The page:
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Three bizarre facts that changed Sarasin's investment case

Three bizarre facts that changed Sarasin's investment case

Sarasin & Partners’ head of thematic investment Christopher Lindsay is a font of obscure facts that, when fed into his investment process, present him with compelling investment cases. Here are three bizarre facts that have changed his thematic approach in recent years.

The Americans are powering their homes with Russian warheads

US president Ronald Reagan was rubbing his Cold War victory in a bit when he did the ‘Megatons to Megawatts’ deal with Russia. This 20-year deal, which ends in 2013, sees American nuclear power stations use Russian nuclear warheads for fuel. So far, some 15,633 nuclear bombs have been used to keep American TVs on. Over the past 20 years, around half of the nuclear power used in the US has come from this source, which equates to 10% of the nation’s total electricity.

For Lindsay, this reality requires a very specific investment response. He says: ‘What it means is that, because not a single tonne of American warhead has been used, the president could, at the stroke of a pen, decide that after 2013 that this will be the source of the highly enriched uranium the power stations will use. This would mean that around 50% of the market for uranium could instantly be gobbled up.

‘So thinking thematically, we see that we want safe bets and that the apparent demand for mined uranium could just evaporate.’

It means that although Sarasin believes nuclear is a growing trend, the company will not invest in uranium mines. Instead, it is focusing on small-cap companies specialising in the decontamination of used uranium.

Between 1900 and 1920, some 200 electric car companies went bust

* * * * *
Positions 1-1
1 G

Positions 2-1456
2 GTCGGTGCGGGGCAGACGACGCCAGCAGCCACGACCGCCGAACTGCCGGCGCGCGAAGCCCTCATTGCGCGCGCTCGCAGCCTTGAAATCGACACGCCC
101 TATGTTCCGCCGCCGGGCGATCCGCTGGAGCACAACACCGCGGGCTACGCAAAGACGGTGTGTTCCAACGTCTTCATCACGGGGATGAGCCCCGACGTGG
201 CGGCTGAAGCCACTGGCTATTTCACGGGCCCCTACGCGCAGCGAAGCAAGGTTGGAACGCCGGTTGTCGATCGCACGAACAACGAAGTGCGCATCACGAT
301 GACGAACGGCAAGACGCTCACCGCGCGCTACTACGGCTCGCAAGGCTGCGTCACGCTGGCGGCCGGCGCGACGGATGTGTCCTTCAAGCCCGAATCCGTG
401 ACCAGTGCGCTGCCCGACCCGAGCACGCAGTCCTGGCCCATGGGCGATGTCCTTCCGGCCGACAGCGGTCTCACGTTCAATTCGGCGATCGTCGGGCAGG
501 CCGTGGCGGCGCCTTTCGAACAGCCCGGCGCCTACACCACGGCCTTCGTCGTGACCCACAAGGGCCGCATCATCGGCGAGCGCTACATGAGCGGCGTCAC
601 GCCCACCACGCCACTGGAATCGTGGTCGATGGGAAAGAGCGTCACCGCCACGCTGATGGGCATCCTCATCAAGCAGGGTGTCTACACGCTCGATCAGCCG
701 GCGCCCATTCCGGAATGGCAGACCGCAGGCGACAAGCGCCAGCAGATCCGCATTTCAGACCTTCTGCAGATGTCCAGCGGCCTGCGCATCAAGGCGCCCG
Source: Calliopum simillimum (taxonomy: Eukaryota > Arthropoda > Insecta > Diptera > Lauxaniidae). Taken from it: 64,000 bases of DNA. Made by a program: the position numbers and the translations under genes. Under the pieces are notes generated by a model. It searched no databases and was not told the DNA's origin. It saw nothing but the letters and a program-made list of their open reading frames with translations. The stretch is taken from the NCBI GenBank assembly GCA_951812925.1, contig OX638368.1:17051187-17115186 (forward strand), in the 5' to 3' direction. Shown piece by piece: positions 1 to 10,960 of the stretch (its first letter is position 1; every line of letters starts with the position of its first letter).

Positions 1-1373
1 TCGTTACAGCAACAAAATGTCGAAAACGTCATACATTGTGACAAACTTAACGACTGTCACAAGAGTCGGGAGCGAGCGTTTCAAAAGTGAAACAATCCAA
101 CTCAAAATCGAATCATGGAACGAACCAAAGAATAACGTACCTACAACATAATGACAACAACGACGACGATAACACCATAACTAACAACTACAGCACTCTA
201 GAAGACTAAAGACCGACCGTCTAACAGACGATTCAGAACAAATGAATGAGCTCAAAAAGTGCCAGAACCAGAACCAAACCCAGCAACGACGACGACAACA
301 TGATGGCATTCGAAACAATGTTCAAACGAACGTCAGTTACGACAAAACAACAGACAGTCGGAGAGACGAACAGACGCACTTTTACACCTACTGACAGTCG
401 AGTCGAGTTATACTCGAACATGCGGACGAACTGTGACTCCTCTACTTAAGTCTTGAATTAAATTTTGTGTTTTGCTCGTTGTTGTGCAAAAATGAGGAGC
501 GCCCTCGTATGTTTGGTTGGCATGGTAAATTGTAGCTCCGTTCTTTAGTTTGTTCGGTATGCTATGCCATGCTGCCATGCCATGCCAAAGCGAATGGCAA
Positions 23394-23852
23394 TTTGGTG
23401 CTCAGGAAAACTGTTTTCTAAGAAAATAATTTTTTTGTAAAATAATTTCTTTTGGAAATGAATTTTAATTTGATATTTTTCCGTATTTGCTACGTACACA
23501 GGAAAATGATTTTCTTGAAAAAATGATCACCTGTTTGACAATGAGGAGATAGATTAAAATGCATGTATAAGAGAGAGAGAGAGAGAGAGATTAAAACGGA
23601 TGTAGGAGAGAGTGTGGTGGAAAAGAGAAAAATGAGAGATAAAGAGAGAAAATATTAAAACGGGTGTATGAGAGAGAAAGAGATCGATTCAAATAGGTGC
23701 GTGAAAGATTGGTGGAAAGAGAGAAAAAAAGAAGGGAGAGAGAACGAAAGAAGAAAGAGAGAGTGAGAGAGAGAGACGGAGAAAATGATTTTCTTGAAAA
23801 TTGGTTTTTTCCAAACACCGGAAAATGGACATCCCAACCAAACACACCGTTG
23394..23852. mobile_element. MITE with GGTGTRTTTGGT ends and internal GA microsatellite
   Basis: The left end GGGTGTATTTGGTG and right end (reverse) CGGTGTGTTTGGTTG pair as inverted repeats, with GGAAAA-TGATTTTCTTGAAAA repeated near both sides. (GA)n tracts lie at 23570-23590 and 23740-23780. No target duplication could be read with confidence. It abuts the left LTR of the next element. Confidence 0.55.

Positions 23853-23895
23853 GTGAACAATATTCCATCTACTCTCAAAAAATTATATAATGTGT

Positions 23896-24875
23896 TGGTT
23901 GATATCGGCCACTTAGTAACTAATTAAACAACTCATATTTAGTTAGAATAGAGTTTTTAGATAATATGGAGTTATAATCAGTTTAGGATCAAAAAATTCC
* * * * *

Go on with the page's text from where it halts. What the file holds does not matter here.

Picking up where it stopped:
That darned internal combustion engine! The problem is that it is just so good at making things move, and in the first 20 years of the 20th century it saw off competition from 200 companies seeking to make automobiles run on electricity.

Now, with all this talk of peak oil, many companies are trying again, and some of them can make some pretty snazzy sports cars run on turbo-charged Duracells.

But the problem for Lindsay is that in the early part of the 20th century there were really no barriers to entry into the electric car market, and there are not any more today. For this reason, he argues that backing any single manufacturer of an electric car leaves you vulnerable to disaster, much like those pioneer investors were.

For this reason, he has rejected the electric cars from Tata and even the Hollywood-favourite Tesla, which can go from 0 to 60mph in four seconds. Instead, he has found a company that provides the basic stuff on which many still untested battery designs are based: lithium.

He said: ‘The key ingredient is the battery pack, and we are simply not sure which design of batteries will win through. They pretty much all involve lithium, so we are backing Chilean company SQM, which also has a listing in New York.

‘It makes some of its money from fertiliser, which we also like, but it is building up its capability to satisfy the car industry with lithium for batteries and experimenting even now with producing crystals that can hold electricity at the base of windmills. It ticks a lot of thematic boxes.’

Rio Tinto is good with robots

It sounds like a vision from a science fiction film, but apparently underground somewhere in Western Australia Rio Tinto has a team of robots toiling to extract iron ore.

The mine, which produced 19 million tonnes of iron ore last year, is not entirely without people, but it is nearly there. The lorries that drive the stuff around are unmanned and the drills that place the explosives are unmanned. Lindsay’s response to this is to conclude that the big miners such as Rio, which owns the intellectual property around this technology and, perhaps more importantly, can afford to invest in its development,
are going to make mining cheaper for themselves and potentially squeeze out smaller competitors.

‘The point is that if the big guys can reduce the costs of mining, particularly in places such as Australia where the cost of labour has got very high, it gives them an advantage over junior companies that don’t have economies of scale and the technology,’ he said. ‘So by searching for companies and thinking thematically for companies with superior intellectual property, you discover that Rio has a significant advantage over its competitors.’

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